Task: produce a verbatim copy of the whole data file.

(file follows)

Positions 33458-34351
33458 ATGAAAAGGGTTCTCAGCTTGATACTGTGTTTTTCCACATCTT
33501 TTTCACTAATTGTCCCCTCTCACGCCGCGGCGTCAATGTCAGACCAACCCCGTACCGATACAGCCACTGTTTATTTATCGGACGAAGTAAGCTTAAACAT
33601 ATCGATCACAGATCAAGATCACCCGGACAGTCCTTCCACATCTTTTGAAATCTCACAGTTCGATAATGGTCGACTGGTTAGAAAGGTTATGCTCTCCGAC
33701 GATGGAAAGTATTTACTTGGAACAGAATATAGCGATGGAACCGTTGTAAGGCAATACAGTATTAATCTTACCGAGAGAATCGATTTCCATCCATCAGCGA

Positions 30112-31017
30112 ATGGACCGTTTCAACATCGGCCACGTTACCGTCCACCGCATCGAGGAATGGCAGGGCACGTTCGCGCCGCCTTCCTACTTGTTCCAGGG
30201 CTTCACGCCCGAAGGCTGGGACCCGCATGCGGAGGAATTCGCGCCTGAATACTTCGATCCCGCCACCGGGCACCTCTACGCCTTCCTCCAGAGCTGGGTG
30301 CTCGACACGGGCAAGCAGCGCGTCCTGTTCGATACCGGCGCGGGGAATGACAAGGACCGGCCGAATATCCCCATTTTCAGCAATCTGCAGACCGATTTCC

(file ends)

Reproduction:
Positions 33458-34351
33458 ATGAAAAGGGTTCTCAGCTTGATACTGTGTTTTTCCACATCTT
33501 TTTCACTAATTGTCCCCTCTCACGCCGCGGCGTCAATGTCAGACCAACCCCGTACCGATACAGCCACTGTTTATTTATCGGACGAAGTAAGCTTAAACAT
33601 ATCGATCACAGATCAAGATCACCCGGACAGTCCTTCCACATCTTTTGAAATCTCACAGTTCGATAATGGTCGACTGGTTAGAAAGGTTATGCTCTCCGAC
33701 GATGGAAAGTATTTACTTGGAACAGAATATAGCGATGGAACCGTTGTAAGGCAATACAGTATTAATCTTACCGAGAGAATCGATTTCCATCCATCAGCGA

Positions 30112-31017
30112 ATGGACCGTTTCAACATCGGCCACGTTACCGTCCACCGCATCGAGGAATGGCAGGGCACGTTCGCGCCGCCTTCCTACTTGTTCCAGGG
30201 CTTCACGCCCGAAGGCTGGGACCCGCATGCGGAGGAATTCGCGCCTGAATACTTCGATCCCGCCACCGGGCACCTCTACGCCTTCCTCCAGAGCTGGGTG
30301 CTCGACACGGGCAAGCAGCGCGTCCTGTTCGATACCGGCGCGGGGAATGACAAGGACCGGCCGAATATCCCCATTTTCAGCAATCTGCAGACCGATTTCC